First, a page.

[0029] For example, referring to FIG. 4, a new graphical element 402 can be presented at the location 302 and on top of a buffer graphical element 404 and the graphical element 102, such that the buffer graphical element 404 is partially obstructed by the new graphical element 402. To draw the buffer graphical element 404, the OS graphical element 106 (from FIG. 3) can be rendered (e.g., as a bitmap or other image) to an offscreen buffer (e.g., in the application data 244 database) and the buffer can be presented on the display 104. The buffer graphical element 404 is preferably identical in appearance to the OS graphical element 106; however, unlike the OS graphical element 106, the buffer graphical element 404 can behave like other graphical elements drawn by the software application. This can allow the buffer graphical element 404 to be presented under one or more other graphical elements, without being fully obstructed. When the OS graphical element 106 is rendered to the offscreen buffer and/or the buffer graphical element 404 is presented on the display 104, there is generally no need to include the OS graphical element 106 in the stack. [0030] In some implementations, the OS graphical element 106 can be or include an animation or a video and/or can otherwise change over time. To accommodate such changes, the OS graphical element 106 can be buffered periodically to the offscreen buffer so that new or updated versions of the buffer graphical element 404 can be created that reflect any changes occurring in the OS graphical element 106. For example, each time the software application and/or the OS will draw a new frame of the OS graphical element 106, the new frame can be rendered or copied to the offscreen buffer, and the updated buffer graphical element 404 can be displayed. To reduce a load on graphics hardware and/or software, the software application can sample the OS graphical element 106 and/or draw the buffer graphical element 404 at a desired sampling rate (e.g., 60 frames per second, 30 frames per second, 15 frames per second, 5 frames per second, or 1 frame per second). Alternatively or additionally, the software application can sample the OS graphical element 106 and/or draw the buffer graphical element 404 each time the OS graphical element 106 changes. This approach can be preferable when the load on the graphics hardware and/or software is low or not a significant concern.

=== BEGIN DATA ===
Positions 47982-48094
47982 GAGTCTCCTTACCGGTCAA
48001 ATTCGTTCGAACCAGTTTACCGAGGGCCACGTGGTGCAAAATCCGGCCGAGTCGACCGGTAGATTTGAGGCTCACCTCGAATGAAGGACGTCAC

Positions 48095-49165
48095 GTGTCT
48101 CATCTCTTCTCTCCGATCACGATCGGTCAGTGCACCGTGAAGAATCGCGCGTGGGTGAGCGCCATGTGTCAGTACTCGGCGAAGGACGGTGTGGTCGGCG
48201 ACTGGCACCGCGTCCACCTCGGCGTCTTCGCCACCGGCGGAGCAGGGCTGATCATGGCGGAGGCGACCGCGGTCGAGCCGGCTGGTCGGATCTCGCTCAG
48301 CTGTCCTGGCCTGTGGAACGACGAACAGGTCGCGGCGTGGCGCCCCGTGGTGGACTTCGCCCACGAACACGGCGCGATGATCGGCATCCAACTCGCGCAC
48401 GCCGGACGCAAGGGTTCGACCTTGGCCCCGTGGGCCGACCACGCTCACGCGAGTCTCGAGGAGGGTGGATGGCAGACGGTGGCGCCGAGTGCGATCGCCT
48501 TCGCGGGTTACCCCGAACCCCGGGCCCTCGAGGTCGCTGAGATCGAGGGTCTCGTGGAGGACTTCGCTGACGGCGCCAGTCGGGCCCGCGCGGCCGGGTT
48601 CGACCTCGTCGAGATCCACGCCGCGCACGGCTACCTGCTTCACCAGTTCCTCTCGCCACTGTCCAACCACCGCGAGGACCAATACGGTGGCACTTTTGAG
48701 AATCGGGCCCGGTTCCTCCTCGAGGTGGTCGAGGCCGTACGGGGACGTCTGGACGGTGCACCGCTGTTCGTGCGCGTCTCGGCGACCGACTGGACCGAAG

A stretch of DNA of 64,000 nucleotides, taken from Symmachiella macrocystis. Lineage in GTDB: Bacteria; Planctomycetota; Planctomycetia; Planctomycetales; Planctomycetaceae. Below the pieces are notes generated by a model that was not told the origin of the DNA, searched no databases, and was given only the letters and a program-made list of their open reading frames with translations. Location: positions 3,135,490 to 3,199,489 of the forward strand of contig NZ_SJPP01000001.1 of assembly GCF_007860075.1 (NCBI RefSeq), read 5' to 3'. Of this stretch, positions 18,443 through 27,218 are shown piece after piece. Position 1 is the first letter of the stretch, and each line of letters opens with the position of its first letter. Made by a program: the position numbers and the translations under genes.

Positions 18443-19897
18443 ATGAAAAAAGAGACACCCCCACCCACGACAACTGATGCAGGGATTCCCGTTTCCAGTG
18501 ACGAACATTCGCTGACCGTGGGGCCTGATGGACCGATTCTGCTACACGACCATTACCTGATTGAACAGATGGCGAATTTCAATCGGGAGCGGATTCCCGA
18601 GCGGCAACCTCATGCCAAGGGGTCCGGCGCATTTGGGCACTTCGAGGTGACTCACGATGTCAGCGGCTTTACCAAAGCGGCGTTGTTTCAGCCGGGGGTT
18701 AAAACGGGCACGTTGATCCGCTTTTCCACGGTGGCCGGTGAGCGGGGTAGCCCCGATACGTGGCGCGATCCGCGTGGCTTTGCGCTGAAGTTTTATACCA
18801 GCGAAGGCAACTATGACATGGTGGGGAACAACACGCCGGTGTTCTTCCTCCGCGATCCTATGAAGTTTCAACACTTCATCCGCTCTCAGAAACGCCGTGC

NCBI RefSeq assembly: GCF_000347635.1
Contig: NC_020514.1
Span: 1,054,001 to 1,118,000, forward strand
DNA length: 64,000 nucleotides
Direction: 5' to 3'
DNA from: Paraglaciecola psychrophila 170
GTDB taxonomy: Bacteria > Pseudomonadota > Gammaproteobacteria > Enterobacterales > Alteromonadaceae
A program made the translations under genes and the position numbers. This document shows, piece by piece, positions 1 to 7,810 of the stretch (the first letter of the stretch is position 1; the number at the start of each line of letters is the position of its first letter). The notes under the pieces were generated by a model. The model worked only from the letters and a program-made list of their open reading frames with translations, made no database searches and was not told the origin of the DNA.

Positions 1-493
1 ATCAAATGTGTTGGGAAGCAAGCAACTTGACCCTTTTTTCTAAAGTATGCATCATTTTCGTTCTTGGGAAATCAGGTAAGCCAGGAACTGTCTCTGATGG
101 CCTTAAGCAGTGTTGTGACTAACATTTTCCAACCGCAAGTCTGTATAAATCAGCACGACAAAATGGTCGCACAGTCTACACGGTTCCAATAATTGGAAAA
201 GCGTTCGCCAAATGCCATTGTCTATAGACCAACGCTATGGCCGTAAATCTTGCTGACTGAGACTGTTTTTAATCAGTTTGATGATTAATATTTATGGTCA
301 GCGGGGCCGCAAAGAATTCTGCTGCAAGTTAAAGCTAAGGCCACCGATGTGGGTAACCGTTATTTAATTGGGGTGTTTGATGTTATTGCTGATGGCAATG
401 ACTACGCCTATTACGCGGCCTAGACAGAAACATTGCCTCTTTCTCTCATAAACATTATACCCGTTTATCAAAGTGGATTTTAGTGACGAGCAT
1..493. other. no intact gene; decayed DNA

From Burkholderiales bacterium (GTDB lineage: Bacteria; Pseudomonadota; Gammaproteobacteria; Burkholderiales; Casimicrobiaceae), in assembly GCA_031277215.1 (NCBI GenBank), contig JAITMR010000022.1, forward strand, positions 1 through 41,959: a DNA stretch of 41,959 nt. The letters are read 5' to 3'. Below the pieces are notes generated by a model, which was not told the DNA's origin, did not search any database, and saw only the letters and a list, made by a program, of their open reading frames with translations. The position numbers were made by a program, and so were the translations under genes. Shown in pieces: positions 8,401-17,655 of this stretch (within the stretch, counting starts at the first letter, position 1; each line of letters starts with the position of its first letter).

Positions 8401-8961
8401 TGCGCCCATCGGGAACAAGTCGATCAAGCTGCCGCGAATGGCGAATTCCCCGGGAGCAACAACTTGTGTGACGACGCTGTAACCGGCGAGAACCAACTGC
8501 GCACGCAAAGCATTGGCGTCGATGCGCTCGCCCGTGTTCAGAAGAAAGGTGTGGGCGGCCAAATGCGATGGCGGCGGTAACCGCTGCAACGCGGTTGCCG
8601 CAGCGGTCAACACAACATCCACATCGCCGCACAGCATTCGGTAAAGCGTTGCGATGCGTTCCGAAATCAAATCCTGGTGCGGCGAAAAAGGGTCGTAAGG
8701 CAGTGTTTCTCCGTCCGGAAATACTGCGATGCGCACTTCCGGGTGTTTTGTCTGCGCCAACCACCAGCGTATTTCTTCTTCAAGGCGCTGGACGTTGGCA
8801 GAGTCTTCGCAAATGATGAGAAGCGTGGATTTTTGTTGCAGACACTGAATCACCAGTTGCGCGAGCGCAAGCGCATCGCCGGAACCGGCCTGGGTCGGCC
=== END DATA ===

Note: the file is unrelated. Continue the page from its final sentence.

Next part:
[0031] A user of the client device 100 is preferably unable to distinguish any visible differences between the buffer graphical element 404 and the corresponding OS graphical element 106. For example, an image quality, resolution, color, size, frame rate, and other display characteristics for the buffer graphical element 404 and the OS graphical element 106 can be identical.